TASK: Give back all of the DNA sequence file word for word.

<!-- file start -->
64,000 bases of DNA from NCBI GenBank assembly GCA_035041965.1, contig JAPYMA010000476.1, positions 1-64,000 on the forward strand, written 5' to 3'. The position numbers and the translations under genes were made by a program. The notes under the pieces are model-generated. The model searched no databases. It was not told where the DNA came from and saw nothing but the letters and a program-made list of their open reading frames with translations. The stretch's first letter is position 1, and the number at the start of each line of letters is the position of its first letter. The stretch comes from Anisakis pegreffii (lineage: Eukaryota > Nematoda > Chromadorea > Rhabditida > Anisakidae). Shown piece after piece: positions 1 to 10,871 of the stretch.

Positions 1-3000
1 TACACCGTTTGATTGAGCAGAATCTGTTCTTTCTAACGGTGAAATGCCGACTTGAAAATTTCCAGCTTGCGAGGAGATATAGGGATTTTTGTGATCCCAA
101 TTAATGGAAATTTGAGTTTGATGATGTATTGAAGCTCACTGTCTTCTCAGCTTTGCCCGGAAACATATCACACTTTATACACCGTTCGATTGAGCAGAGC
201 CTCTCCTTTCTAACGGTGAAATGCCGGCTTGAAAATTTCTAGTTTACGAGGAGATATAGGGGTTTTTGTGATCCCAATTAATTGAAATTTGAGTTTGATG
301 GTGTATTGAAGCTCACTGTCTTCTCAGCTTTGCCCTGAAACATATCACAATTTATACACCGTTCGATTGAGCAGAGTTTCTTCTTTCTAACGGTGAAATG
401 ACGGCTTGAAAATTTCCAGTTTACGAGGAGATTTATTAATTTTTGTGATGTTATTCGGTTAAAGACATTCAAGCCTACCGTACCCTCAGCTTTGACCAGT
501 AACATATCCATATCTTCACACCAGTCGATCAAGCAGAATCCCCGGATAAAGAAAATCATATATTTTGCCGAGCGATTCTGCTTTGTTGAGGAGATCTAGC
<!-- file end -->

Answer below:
64,000 bases of DNA from NCBI GenBank assembly GCA_035041965.1, contig JAPYMA010000476.1, positions 1-64,000 on the forward strand, written 5' to 3'. The position numbers and the translations under genes were made by a program. The notes under the pieces are model-generated. The model searched no databases. It was not told where the DNA came from and saw nothing but the letters and a program-made list of their open reading frames with translations. The stretch's first letter is position 1, and the number at the start of each line of letters is the position of its first letter. The stretch comes from Anisakis pegreffii (lineage: Eukaryota > Nematoda > Chromadorea > Rhabditida > Anisakidae). Shown piece after piece: positions 1 to 10,871 of the stretch.

Positions 1-3000
1 TACACCGTTTGATTGAGCAGAATCTGTTCTTTCTAACGGTGAAATGCCGACTTGAAAATTTCCAGCTTGCGAGGAGATATAGGGATTTTTGTGATCCCAA
101 TTAATGGAAATTTGAGTTTGATGATGTATTGAAGCTCACTGTCTTCTCAGCTTTGCCCGGAAACATATCACACTTTATACACCGTTCGATTGAGCAGAGC
201 CTCTCCTTTCTAACGGTGAAATGCCGGCTTGAAAATTTCTAGTTTACGAGGAGATATAGGGGTTTTTGTGATCCCAATTAATTGAAATTTGAGTTTGATG
301 GTGTATTGAAGCTCACTGTCTTCTCAGCTTTGCCCTGAAACATATCACAATTTATACACCGTTCGATTGAGCAGAGTTTCTTCTTTCTAACGGTGAAATG
401 ACGGCTTGAAAATTTCCAGTTTACGAGGAGATTTATTAATTTTTGTGATGTTATTCGGTTAAAGACATTCAAGCCTACCGTACCCTCAGCTTTGACCAGT
501 AACATATCCATATCTTCACACCAGTCGATCAAGCAGAATCCCCGGATAAAGAAAATCATATATTTTGCCGAGCGATTCTGCTTTGTTGAGGAGATCTAGC